Note: By default, a node doesn’t mine – it just receives blocks mined by other nodes. It’s a voluntary process to turn a node into a miner node.
Money and Cryptocurrencies
Every second, each miner node in a blockchain tests thousands of random strings to try and form a new block. So running a miner in the blockchain pumps a huge amount of computer resources (storage and CPU). That’s why you must pay to store facts in a blockchain. Reading facts, on the other hand, is free: you just need to run your own node, and you’ll recuperate the entire history of facts issued by all the other nodes. So to summarize:
- Reading data is free
- Adding facts costs a small fee
- Mining a block brings in the money of all the fees of the facts included in the block
We’re not talking about real money here. In fact, each blockchain has its own (crypto-)currency. It’s called Bitcoin (BTC) in the Bitcoin network, Ether (ETH) on the Ethereum network, etc. To make a payment in the Bitcoin network, you must pay a small fee in Bitcoins – just like you would pay a fee to a bank. But then, where do the first coins come from?
Miners receive a gratification for keeping the network working and safe. Each time they successfully mine a block, they receive a fixed amount of cryptocurrency. In Bitcoin this gratification is 25 BTC per block, in Ethereum it’s 5 ETH per block. That way, the blockchain generates its own money.
Lastly, cryptocurrencies rapidly became convertible to real money. Their facial value is only determined by offer and demand, so it’s subject to speculation. At the time of writing, mining Bitcoins still costs slightly less in energy and hardware than you can earn by selling the coins you discovered in the process. That’s why people add new miners every day, hoping to turn electricity into money. But fluctuations in the BTC value make it less and less profitable.
So far we’ve mostly mentioned facts storage, but a blockchain can also execute programs. Some blockchains allow each fact to contain a mini program. Such programs are replicated together with the facts, and every node executes them when receiving the facts. In bitcoin, this can be used to make a transaction conditional: Bob will receive 100 BTC from Alice if and only if today is February 29th.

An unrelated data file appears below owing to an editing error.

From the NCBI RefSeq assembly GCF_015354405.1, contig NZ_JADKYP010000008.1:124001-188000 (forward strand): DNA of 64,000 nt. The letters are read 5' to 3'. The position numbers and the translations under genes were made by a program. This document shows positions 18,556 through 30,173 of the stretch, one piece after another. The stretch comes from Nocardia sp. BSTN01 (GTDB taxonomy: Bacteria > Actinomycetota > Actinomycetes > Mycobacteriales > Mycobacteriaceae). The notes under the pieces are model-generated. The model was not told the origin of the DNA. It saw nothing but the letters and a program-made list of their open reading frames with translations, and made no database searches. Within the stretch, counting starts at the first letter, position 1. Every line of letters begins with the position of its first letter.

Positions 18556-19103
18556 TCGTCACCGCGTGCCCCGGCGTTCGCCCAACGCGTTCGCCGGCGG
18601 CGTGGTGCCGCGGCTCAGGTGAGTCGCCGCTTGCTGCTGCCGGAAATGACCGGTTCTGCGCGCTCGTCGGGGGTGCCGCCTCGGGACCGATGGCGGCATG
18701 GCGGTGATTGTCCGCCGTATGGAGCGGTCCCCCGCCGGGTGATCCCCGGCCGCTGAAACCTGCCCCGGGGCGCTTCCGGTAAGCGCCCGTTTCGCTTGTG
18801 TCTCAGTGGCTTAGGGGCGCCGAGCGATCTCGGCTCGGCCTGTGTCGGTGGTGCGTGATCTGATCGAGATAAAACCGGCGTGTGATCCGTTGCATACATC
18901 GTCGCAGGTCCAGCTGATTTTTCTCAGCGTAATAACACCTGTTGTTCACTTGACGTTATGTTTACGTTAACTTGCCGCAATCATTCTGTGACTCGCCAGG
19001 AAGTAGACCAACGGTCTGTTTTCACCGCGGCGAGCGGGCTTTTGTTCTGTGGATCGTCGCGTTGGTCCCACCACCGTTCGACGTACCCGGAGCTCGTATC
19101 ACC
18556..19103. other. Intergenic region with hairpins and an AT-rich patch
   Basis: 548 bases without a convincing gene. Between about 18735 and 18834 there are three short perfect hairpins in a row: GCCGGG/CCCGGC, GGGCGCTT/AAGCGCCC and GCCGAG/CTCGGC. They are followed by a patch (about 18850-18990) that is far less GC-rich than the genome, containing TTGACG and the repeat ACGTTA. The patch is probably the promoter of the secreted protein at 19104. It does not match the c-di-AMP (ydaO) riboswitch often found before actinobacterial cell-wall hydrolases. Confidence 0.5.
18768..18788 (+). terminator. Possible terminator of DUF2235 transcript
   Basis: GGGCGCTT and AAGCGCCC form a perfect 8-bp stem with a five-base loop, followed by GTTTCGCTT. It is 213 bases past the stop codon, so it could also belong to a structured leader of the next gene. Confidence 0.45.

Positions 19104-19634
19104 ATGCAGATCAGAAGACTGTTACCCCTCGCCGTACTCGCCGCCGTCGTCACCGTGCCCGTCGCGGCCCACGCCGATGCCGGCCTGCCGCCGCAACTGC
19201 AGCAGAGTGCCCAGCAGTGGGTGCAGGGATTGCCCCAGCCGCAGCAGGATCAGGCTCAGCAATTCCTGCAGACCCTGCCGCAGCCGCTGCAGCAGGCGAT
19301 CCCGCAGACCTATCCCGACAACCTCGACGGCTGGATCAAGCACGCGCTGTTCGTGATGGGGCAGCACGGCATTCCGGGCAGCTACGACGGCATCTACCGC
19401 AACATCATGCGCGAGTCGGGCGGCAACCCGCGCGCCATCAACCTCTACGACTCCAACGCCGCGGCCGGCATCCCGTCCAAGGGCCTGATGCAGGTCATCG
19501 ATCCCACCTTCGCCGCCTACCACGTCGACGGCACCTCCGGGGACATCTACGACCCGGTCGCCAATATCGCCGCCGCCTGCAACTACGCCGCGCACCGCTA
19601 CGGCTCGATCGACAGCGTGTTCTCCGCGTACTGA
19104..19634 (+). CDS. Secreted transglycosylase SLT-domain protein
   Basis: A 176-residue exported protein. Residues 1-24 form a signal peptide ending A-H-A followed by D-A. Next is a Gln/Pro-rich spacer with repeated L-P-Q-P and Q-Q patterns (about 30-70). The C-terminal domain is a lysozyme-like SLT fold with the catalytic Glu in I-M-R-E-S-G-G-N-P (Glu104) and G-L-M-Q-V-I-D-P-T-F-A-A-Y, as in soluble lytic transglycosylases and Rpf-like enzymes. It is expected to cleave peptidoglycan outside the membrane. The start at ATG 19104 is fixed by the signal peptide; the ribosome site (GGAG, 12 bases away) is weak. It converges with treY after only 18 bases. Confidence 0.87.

Other blockchains allow for more sophisticated contracts. In Ethereum for instance, each contract carries a mini-database, and exposes methods to modify the data. As contracts are replicated across all nodes, so are their database. Each time a user calls a method on the contract and therefore updates the underlying data, this command is replicated and replayed by the entire network. This allows for a distributed consensus on the execution of a promise.
This idea of pre-programed conditions, interfaced with the real world, and broadcasted to everyone, is called a smart contract. A contract is a promise that signing parties agree to make legally-enforceable. A smart contract is the same, except with the word “technically-“ instead of “legally-“. This removes the need for a judge, or any authority acknowledged by both parties.
Imagine that you want to rent your house for a week and $1,000, with a 50% upfront payment. You and the loaner sign a contract, probably written by a lawyer. You also need a bank to receive the payment. At the beginning of the week, you ask for a $5,000 deposit; the loaner writes a check for it. At the end of the week, the loaner refuses to pay the remaining 50%. You also realize that they broke a window, and that the deposit check refers to an empty account. You’ll need a lawyer to help you enforce the rental contract in a court.
Smart contracts in a blockchain allow you to get rid of the bank, the lawyer, and the court. Just write a program that defines how much money should be transferred in response to certain conditions:
- two weeks before beginning of rental: transfer $500 from loaner to owner
- cancellation by the owner: transfer $500 from owner to loaner
- end of the rental period: transfer $500 from loaner to owner
- proof of physical degradation after the rental period: transfer $5,000 from loaner to owner
Upload this smart contract to the blockchain, and you’re all set. At the time defined in the contract, the money transfers will occur. And if the owner can bring a predefined proof of physical degradation, they get the $5,000 automatically (without any need for a deposit).
You might wonder how to build a proof of physical degradation. That’s where the Internet of Things (IoT) kicks in. In order to interact with the real world, blockchains need sensors and actuators. The Blockchain revolution won’t happen unless the IoT revolution comes first.
Such applications relying on smart contracts are called Decentralized Apps, or DApps.
Smart contracts naturally extend to smart property, and a lot more smart things. The thing to remember is that “smart” means “no intermediaries”, or “technically-enforced”. Blockchains are a new way to disintermediate businesses – just like the Internet disintermediated music distribution.